Diseases passing from animals to humans, main health risk in the future

Diseases passing from animals to humans, main health risk in the future

Over the coming years, the diseases likely to most seriously threaten human health will be linked to zoonoses, transmitted from animals to humans and vice versa, and to arboviruses, transmitted in particular by mosquitoes, warns Covars on Wednesday in its latest opinion .

These risks exist, we don’t know when they will happen but we know that they will happen“, underlined the president of the Committee for Monitoring and Anticipation of Health Risks (Covars) Brigitte Autran during a press briefing.

35 infectious diseases identified

At the beginning of the week, Covars submitted this opinion to the Ministers of Health and Research on the risks of exceptional health situations to come over the next five years in Europe.

After consulting numerous French and international organizations and experts, he identified 35 infectious diseases likely to hamper human health, some of which have a high level of risk.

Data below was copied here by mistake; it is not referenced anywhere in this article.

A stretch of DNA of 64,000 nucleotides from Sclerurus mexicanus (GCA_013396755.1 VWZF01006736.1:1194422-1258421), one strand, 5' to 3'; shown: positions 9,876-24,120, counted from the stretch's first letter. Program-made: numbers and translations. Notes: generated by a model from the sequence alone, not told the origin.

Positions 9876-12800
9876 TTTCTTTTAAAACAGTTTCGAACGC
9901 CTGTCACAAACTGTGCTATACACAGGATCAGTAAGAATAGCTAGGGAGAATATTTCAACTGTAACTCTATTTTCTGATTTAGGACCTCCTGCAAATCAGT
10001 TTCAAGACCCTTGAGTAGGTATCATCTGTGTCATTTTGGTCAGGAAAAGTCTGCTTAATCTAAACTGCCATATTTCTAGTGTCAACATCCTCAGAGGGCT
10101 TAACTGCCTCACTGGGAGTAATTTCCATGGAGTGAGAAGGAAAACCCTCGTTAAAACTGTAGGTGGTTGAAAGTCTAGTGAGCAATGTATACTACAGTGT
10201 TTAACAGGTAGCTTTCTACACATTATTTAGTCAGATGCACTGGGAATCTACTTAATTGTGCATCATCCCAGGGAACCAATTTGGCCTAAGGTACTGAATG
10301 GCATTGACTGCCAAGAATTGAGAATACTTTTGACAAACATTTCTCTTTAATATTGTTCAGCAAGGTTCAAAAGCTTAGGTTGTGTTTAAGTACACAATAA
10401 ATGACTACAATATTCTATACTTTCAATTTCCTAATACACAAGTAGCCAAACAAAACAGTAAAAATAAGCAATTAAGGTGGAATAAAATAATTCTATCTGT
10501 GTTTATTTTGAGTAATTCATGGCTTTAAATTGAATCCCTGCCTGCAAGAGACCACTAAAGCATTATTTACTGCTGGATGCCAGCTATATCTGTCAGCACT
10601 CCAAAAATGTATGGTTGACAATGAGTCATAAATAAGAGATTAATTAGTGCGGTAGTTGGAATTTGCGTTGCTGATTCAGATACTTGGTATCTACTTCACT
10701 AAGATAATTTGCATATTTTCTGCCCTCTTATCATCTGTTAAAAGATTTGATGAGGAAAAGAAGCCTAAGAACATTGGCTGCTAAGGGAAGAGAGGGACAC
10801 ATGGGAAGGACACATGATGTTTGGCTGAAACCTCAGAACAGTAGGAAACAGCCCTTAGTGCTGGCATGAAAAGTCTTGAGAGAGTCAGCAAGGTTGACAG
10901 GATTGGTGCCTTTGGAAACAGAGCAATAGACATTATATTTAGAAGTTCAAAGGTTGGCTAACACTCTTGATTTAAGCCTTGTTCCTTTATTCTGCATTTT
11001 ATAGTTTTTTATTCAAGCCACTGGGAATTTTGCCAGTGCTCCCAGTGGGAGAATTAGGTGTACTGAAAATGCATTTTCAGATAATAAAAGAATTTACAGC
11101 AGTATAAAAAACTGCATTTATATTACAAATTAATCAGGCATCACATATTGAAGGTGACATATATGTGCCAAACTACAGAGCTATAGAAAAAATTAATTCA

Among them, zoonoses such as pandemic respiratory infections (zoonotic influenza and new coronaviruses) and arboviruses (notably dengue and West-Nile virus infection).

The possible occurrence of disease “X”, linked to an emerging pathogen unknown today, also appears in this class as well as acute winter respiratory infections.

Increased risk of disease circulation

In addition to epidemic and infectious risks, there are events linked to climate and environmental changes that are likely to further increase the risk of circulation of emerging diseases whose origin is mainly animal.

One of the consequences of global warming is the lengthening of the period of the year which will be favorable to the multiplication of vectors; for example, the tiger mosquito could reach larger populations over the course of a year and therefore potentially be at greater risk.“, illustrated eco-epidemiologist Patrick Giraudoux, member of Covars.

We will also have increasing exposure to ozone, an oxidant which will make respiratory infections more likely.“, he continued.

The collapse of biodiversity” will be another favorable factor for the “spread of epidemic vectors“, according to him.

In this context, it is urgent, according to Covars, to strengthen the healthcare system.in order to avoid overflows at the slightest occurrence of a health risk“.

The committee also calls in particular for “monitor inter-mammal and inter-species transmission events” and “animal reservoirs“.